Il est temps pour nos absolutistes des questions énergétiques, économiques et environnementales de ranger leur arsenal rhétorique, tout comme il nous faut sans délai tracer une voie qui rassemblera tous les Canadiens.
When political rhetoric reduces complex policy even the most distinguished statesmen. This set of decisions to light switch choices, the outcome is usually poisonous or paralyzing. Good/bad choices in government are always rare, and in times of fiscal austerity the choices are always more nuanced. There is no good or bad choice in deciding whether to cut spending on nurses, soldiers or highway maintenance. If partisanship makes it painful to do the right thing, most governments simply move on and leave the issue for the next budget, election or mandate.
The best politicians have always survived being trapped by their sloganeering by the short memories and perennial weakness of voters for comforting political fictions. The powerful red, white and blue hues of a New Jerusalem or a Strong New America are, after all, so much more compelling than the sombre pastels of our own lives. Who wouldn’t be excited by the promise of “secure jobs in a strong Canada” when your private choices are whether to pay the cable bill or the credit card this month?
Slogans have rallied partisans since they were carved onto chariot fronts. Shouting “Ethical oil!” and “Ban tankers!” moves votes today just as effectively as “The Old Flag, the Old Policy, the Old Leader!” — the party slogan for John A. Macdonald’s last campaign in 1891. Slogans create compelling heroes and villains, reducing complexity to a battle cry. Effective political leaders know the difference between campaigning and governing. They don’t confuse bumper stickers for policy, instead building the logical, or at least the rhetorical, bridge between overheated campaign rhetoric and governing.
For several decades in most of the Western democracies we have been making that path from rough politics to good policy on some issues exceedingly slippery for issues, often grouped under the umbrella of culture wars, has pushed politicians to govern as if the slogan were policy — or worse, to be paralyzed by fear of voter retribution into permanent inaction. Health care reform, the war on drugs and religious schools are on the Canadian list. Americans would add abortion, gun ownership, immigration, taxes and constitutional fundamentalism.
Now we are adding energy and environmental policy to the list.
There are no partisan virgins in this demonization game. To every left eco-activist’s bellow that “tar sands kill,” there is matching nonsense by propagandists on the other side making the nonsensical claim that “my bitumen has greater ethical virtue than yours!”
This rhetorical tyranny of threat and insult has two predictable outcomes: governments are more tempted to kick the can down the road on tough issues as a next mandate priority, viz. the Keystone XL postponement by the Obama administration, putting off a decision until after the presidential election in November. And in today’s tough budget climate, they can claim that fiscal priorities mean that addressing any divisive issue will need to be postponed a while longer. The second impact is that covering your back requires escalating the demonizing rhetoric, with the right and left each denouncing the radicalism of their opponents. The Canadian government’s somewhat bizarre claim of “foreign radicals” interfering in the Northern Gateway pipeline debate is only the most recent example. Given that Liberals and New Democrats regularly accuse the government of a variety of equally dubious radicalisms as well, one can understand the widening circle of disillusioned voters who dismiss all politicians’ abusive language and stop listening or voting.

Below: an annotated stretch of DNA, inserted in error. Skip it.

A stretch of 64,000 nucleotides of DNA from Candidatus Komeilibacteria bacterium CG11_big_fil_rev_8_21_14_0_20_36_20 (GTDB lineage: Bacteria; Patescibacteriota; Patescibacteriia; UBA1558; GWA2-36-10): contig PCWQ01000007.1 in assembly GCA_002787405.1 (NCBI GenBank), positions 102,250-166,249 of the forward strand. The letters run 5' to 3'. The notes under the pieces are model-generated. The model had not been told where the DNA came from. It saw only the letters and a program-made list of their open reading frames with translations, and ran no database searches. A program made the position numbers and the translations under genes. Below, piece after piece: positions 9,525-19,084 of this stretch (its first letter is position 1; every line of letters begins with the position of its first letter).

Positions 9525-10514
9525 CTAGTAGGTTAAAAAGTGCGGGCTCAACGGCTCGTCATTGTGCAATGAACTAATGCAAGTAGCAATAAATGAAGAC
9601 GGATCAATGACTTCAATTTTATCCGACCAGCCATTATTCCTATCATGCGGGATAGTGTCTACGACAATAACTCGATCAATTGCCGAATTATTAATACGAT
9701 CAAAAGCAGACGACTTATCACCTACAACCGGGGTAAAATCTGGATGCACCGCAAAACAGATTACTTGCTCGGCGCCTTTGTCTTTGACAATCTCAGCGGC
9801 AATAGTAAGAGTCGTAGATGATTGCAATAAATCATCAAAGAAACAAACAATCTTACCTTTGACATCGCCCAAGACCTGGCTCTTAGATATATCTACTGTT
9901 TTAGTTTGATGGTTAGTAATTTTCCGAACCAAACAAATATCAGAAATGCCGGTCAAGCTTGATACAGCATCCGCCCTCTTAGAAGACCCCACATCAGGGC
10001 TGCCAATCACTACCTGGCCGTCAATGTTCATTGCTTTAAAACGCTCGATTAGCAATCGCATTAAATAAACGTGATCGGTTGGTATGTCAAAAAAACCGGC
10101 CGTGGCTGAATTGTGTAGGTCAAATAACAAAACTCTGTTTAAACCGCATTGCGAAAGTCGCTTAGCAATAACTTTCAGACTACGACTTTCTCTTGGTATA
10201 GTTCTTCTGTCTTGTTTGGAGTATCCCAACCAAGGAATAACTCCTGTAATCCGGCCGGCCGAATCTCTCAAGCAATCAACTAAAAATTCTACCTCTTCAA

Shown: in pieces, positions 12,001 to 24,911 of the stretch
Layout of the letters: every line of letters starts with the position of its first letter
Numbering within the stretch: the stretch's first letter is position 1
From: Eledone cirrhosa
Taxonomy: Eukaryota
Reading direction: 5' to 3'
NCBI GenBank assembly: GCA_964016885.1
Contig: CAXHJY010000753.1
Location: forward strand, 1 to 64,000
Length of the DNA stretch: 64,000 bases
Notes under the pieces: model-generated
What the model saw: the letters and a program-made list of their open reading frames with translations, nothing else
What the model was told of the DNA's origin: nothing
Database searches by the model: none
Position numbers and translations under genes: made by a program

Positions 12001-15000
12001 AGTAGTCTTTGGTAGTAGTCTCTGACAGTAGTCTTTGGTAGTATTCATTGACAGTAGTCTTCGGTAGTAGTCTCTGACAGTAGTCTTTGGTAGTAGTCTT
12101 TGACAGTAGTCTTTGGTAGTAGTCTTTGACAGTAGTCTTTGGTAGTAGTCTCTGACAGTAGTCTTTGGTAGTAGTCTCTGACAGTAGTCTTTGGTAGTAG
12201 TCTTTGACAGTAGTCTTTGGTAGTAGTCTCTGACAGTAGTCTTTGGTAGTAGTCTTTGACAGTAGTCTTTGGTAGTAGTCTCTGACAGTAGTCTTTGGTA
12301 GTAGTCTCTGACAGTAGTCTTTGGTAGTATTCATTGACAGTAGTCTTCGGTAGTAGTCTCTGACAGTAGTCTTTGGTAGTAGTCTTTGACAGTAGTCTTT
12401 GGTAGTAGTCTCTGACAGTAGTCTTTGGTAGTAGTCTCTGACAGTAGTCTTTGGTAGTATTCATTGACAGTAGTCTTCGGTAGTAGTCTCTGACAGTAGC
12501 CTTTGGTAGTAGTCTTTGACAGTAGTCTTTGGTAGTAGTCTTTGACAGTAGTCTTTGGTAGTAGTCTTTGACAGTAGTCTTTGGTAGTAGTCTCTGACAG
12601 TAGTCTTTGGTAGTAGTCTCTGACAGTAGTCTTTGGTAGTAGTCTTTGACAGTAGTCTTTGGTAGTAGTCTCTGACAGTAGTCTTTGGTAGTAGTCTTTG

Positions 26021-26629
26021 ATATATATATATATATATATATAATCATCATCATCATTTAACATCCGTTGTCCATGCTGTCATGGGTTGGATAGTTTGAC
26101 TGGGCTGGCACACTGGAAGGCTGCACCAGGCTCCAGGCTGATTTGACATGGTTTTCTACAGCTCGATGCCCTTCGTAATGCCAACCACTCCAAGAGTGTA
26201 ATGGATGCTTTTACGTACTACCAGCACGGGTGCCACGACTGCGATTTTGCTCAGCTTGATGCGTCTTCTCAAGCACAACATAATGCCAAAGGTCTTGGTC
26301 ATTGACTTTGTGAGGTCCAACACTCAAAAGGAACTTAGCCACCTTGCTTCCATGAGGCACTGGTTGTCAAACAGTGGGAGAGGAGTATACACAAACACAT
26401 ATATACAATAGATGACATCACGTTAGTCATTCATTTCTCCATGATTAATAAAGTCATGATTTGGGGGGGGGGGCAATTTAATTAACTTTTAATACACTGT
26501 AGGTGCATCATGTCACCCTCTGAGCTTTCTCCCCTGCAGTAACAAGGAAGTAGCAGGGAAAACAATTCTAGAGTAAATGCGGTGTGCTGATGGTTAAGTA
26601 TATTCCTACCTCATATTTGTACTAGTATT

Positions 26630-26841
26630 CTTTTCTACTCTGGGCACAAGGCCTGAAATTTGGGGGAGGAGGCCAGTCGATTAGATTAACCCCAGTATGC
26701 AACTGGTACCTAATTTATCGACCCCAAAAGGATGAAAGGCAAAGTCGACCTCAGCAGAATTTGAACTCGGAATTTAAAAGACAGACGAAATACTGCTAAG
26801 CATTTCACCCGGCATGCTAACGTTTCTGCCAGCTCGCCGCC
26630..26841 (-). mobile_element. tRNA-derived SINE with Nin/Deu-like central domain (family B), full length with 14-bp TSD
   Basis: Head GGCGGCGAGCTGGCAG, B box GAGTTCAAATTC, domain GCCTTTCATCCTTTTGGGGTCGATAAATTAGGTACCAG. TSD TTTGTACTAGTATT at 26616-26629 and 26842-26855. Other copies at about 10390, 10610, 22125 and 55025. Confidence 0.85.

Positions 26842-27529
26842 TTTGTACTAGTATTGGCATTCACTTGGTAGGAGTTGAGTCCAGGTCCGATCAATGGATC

If a policy choice has a long-term horizon and the impact of failing to act is not visible before the next election, the temptation for advisers in this political culture of insult and caricature is to say, “Next mandate, I think, sir.” So unmaintained bridges eventually do fall down, and long-ignored First Nations poverty finally does explode on the evening news, and the fish stocks do collapse, etc. With the insiders gambling that it will erupt on the next guys’ watch…
Climate change politicians strain credulity in claiming that a government’s promise to give up carbon addiction is the same as doing it. They slide further in public credibility when they mask the failure of the Kyoto, Copenhagen and Durban conferences to achieve real reductions in greenhouse gas (GHG) emissions with new deadlines, new deliverables and diplomatic double-talk.
A keen advocate of the “if-it-ain’t-gonna-bite-us-do-nothing” thesis in Prime Minister Stephen Harper’s office, with all the cheek and self-assurance of a successful young political staffer, offered the following defence. A summary of his argument when he was challenged about the then new government’s apostasy and determined inaction on the issue of climate change was this:
Look, to us it’s really quite simple. You can’t see it, you can’t taste it and you can’t smell it. You don’t know whether it is happening or not, whether it’s going to hit us here or only somewhere else…Nothing will be visible for years, whether you agree with us or not. If it’s invisible, it’s meaningless politically. We’re going to focus on clean air, water and food safety that people can see.
Five years later, from the vantage point of Canada enduring only one week of bad press for having finally abandoned Kyoto, he was probably right. Add the usual collapse that environmental concerns endure in the middle of a recession and it probably is true that Canadians have at least parked their climate change anxieties.
But it is the environmental movement that has once again badly flubbed the politics of an issue. Pascal’s eternal bon mot about absolutists — les extrémes se touchent — echoes powerfully here. But the absolutists on the right are winning this battle by successfully raising fears of an economic Armageddon if the world were to do the sensible capitalist thing — that is, to put a price on carbon.